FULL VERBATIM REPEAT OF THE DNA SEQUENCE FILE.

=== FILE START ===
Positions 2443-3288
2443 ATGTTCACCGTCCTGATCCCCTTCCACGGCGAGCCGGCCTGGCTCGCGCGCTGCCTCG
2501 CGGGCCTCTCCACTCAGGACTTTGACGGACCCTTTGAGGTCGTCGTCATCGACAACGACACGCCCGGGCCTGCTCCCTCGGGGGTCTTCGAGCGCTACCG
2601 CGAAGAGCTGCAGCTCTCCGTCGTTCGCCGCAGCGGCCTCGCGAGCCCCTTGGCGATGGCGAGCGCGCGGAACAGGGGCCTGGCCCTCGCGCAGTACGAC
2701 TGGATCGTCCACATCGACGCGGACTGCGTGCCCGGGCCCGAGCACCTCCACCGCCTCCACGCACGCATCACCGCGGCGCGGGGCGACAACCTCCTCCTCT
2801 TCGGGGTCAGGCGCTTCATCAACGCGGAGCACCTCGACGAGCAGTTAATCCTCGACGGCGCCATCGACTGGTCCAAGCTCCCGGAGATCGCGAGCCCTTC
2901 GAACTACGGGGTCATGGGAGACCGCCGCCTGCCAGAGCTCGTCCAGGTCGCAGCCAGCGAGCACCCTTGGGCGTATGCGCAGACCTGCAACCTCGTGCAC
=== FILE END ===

Positions 2443-3288
2443 ATGTTCACCGTCCTGATCCCCTTCCACGGCGAGCCGGCCTGGCTCGCGCGCTGCCTCG
2501 CGGGCCTCTCCACTCAGGACTTTGACGGACCCTTTGAGGTCGTCGTCATCGACAACGACACGCCCGGGCCTGCTCCCTCGGGGGTCTTCGAGCGCTACCG
2601 CGAAGAGCTGCAGCTCTCCGTCGTTCGCCGCAGCGGCCTCGCGAGCCCCTTGGCGATGGCGAGCGCGCGGAACAGGGGCCTGGCCCTCGCGCAGTACGAC
2701 TGGATCGTCCACATCGACGCGGACTGCGTGCCCGGGCCCGAGCACCTCCACCGCCTCCACGCACGCATCACCGCGGCGCGGGGCGACAACCTCCTCCTCT
2801 TCGGGGTCAGGCGCTTCATCAACGCGGAGCACCTCGACGAGCAGTTAATCCTCGACGGCGCCATCGACTGGTCCAAGCTCCCGGAGATCGCGAGCCCTTC
2901 GAACTACGGGGTCATGGGAGACCGCCGCCTGCCAGAGCTCGTCCAGGTCGCAGCCAGCGAGCACCCTTGGGCGTATGCGCAGACCTGCAACCTCGTGCAC